A friend of mine, a busy, mother of three friend of mine, just bought a store. An actual, functioning, brick and mortar store. (Have I mentioned how great my friends are?)
I ran into her over the weekend and was able to congratulate her on the new venture. Imagine the look of shock that crossed my face when she said, “It was you who inspired me to do it.”
What?? I did a quick think back, and I am certain I have never advised anyone, at any time, to purchase a store!
She reminded me of a story that I shared with her a few months ago while we were in a parents meeting.
When my children’s father and I decided to divorce, I knew that I needed to provide more for my children than my high school level education would allow. I enrolled in our local community college. The plan was for me to complete my AA, transfer to a university, complete my BA, and become a teacher.
Just like so many stay-at-home moms, I could not see life outside of what the kids needed from me. I was completely set on entering the world of education, touting the standard lines of the calendar matching with the kids’, summers off, all of that. It made sense to everyone that I explained my plan to, and everyone seemed to be on board.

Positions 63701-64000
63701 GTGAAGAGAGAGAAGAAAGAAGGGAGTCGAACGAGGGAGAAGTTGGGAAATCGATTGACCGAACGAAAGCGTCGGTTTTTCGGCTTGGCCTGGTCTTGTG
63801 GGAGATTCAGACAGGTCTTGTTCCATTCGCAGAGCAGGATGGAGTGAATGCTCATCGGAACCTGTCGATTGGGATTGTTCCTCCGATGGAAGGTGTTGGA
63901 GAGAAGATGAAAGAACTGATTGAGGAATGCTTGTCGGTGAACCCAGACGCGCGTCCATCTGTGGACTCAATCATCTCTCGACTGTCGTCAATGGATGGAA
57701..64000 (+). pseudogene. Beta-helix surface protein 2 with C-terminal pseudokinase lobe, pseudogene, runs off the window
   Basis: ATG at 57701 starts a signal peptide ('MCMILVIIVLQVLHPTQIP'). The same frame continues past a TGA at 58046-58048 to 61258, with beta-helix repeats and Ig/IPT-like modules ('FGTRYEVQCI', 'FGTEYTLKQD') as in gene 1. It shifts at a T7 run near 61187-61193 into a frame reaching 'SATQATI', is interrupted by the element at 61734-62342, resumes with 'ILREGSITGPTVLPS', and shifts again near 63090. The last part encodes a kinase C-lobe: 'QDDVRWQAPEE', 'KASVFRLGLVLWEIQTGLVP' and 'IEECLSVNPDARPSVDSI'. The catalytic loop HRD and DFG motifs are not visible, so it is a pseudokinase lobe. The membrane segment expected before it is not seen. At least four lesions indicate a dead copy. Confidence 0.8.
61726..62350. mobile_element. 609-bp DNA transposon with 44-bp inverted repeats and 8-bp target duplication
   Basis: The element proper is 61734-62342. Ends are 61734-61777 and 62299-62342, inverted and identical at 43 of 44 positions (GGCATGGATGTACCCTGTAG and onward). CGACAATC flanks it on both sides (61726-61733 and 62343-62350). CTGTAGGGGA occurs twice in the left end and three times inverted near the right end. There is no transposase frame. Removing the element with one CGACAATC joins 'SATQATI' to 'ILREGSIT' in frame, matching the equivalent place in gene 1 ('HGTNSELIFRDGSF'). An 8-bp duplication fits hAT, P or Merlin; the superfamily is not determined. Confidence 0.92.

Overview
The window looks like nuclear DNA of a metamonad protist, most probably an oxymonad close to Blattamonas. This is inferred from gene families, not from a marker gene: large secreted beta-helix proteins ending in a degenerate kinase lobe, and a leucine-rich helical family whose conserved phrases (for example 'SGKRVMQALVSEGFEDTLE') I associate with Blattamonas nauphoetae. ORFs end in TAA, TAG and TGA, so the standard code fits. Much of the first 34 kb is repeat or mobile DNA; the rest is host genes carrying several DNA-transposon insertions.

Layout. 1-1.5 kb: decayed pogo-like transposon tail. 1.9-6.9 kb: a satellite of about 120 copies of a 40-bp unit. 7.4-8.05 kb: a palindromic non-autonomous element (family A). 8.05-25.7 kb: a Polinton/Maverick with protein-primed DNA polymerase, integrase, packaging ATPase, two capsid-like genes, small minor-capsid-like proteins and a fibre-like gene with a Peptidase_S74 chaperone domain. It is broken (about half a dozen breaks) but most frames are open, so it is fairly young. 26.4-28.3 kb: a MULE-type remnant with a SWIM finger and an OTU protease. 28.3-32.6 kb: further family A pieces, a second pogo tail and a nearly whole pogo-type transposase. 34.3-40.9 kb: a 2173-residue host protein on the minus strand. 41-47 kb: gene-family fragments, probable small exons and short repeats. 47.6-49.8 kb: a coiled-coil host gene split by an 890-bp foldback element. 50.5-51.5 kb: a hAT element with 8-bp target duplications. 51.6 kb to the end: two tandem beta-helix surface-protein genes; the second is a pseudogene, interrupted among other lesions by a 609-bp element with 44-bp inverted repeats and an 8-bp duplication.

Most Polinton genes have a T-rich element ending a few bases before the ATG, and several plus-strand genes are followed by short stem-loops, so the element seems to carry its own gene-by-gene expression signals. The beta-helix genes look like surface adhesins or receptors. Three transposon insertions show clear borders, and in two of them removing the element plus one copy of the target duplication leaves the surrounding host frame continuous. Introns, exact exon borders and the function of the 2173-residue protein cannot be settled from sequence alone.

Until I started dating this one guy (my now husband), he asked me what I wanted to be, and I explained the plan.
He said, “That’s a nice plan, but what do you want to be?”
The simple question shook me. I did not have a passion for teaching, and if we get right to the truth, I don’t really like other people’s kids that much.
But this was the plan. I had a plan.
Then he said the sentence that removed the foundation of my plan right out from under me. “Why are you basing plans for your life on a temporary situation of your kids needing you at home?”
I was speechless, but he was not as he went on to say, “By the time you finish your schooling, subbing, and get a classroom of your own, your kids will be old enough to not need you home every day. Then you run the risk of being in a permanent job that you hate based on a temporary situation.”
I remember trying to sputter some answer about the plan, the kids needing me, all of that.
“What do YOU want to do?” came the soft question.
I had been a stay-at-home mom for over a decade. The thought that I could do something that I wanted was so foreign to me. I had pushed the kids’ needs and desires to the front so much that mine were virtually nonexistent.
“I want to write,” I told him.
“Then find a way,” was all he said to me.
It sounds silly looking back, but it was like I needed permission to look to what would make me happy.
As moms, we focus on the needs of our families so much, that ours get pushed aside.
I would be a terrible teacher. I am not patient, and I really don’t like kids. (I’m sure yours are lovely, please don’t send me hate mail.)
I told this story to my friend, who then looked around at her now school-aged kids, and when deciding what to do with her time, bought a store.
As the saying goes, “A ship in the harbor is safe, but that’s not what ships were built for.”
Try something scary.
What do YOU want to do?
Find a way.